*Names in bold indicate Presenter
Using data over a nearly 30-year period, we trace the wealth trajectory of families by birth cohort. This allows us to measure not just the change in wealth before and after the Great Recession, but the change in wealth relative to what wealth would have been given that cohort’s lifecycle wealth trajectory. Beyond families’ net worth, we examine key components of net worth including housing equity, retirement savings, and non-retirement financial assets, among others. The paper also examines the differential effects of the Great Recession by race, educational attainment, income group, and, importantly, for families at different points in the life cycle. For example, we will provide evidence on how older families near retirement fared as compared with younger families who might have recently purchased a home or are accumulating savings to send a child to college. A life cycle approach distinguishes assets by their relative importance for typical households at different stages of life and it demonstrates how the power of compounding works on steady saving patterns over time. Beyond descriptive analyses, analyses will include aggregate cohort-level and family-level regressions.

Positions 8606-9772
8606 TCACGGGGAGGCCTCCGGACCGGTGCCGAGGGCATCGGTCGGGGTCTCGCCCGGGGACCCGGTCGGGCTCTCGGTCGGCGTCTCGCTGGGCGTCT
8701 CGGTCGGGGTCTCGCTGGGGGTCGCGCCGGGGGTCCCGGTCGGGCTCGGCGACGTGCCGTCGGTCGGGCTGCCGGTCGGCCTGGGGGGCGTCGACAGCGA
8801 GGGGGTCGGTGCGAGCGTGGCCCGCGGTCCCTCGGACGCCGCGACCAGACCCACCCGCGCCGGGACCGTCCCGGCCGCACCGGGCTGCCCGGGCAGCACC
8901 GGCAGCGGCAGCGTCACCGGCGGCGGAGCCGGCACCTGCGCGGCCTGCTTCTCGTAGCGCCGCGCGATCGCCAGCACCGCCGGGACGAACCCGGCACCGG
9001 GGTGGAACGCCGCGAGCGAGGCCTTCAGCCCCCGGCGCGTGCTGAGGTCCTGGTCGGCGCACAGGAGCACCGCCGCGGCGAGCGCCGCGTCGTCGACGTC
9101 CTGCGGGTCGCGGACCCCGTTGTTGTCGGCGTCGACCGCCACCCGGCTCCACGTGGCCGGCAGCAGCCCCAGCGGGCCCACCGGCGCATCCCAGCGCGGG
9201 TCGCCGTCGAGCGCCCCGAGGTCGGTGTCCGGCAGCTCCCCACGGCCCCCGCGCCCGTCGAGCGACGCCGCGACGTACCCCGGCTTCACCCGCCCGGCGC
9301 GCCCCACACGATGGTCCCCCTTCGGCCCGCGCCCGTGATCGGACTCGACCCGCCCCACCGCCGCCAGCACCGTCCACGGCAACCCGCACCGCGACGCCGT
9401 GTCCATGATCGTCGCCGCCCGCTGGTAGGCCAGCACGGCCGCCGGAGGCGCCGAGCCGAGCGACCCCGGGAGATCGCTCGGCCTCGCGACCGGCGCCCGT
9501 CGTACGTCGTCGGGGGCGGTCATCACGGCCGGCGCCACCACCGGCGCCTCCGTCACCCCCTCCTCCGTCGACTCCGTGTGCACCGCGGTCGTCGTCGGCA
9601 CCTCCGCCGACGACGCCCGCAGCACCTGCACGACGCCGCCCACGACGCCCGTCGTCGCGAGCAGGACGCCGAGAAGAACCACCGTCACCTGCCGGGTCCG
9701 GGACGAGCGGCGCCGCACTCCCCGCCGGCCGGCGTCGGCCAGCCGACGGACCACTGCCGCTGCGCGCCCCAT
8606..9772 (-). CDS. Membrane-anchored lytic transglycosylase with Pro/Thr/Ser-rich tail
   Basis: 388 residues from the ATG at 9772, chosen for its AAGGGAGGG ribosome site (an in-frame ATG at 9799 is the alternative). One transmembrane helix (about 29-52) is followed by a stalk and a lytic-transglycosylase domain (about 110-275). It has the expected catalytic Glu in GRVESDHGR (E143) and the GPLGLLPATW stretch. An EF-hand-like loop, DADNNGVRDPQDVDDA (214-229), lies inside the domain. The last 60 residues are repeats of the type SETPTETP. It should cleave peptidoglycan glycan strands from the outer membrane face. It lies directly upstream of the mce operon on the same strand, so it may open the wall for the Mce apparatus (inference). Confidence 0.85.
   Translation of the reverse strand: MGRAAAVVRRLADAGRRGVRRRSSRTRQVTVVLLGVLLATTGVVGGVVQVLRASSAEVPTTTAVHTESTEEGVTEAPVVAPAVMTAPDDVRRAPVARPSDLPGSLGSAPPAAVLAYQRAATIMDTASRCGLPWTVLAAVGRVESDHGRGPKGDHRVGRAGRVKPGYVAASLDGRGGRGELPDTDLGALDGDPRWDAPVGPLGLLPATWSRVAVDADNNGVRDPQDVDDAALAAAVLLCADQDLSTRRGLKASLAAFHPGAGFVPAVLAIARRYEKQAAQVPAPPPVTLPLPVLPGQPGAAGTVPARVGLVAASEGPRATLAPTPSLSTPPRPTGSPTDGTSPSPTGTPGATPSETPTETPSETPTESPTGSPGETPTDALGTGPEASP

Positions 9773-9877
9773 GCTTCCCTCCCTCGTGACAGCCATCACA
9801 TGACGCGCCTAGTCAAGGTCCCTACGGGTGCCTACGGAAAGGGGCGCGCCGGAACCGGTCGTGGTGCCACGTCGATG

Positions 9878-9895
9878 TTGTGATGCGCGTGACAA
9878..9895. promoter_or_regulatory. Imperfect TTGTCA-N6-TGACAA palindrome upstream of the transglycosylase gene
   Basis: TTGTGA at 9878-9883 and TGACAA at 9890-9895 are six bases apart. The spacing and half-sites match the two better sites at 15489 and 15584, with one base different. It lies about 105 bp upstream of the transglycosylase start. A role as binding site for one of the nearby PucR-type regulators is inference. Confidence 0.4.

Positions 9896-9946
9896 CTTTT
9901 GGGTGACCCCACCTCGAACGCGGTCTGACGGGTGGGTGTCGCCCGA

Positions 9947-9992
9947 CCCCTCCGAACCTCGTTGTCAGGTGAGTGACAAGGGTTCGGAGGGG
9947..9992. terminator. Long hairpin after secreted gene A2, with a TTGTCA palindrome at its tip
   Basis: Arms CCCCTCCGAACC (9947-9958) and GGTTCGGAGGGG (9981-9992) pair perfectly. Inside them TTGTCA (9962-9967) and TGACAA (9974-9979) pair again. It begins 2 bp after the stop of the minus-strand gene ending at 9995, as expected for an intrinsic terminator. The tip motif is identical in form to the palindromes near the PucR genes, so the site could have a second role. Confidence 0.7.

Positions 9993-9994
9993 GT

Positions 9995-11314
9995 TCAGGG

The results of these analyses will help researchers and policymakers understand the disparate impact of the financial crisis and will shape policy that aims to better prepare families for financial emergencies and asset building.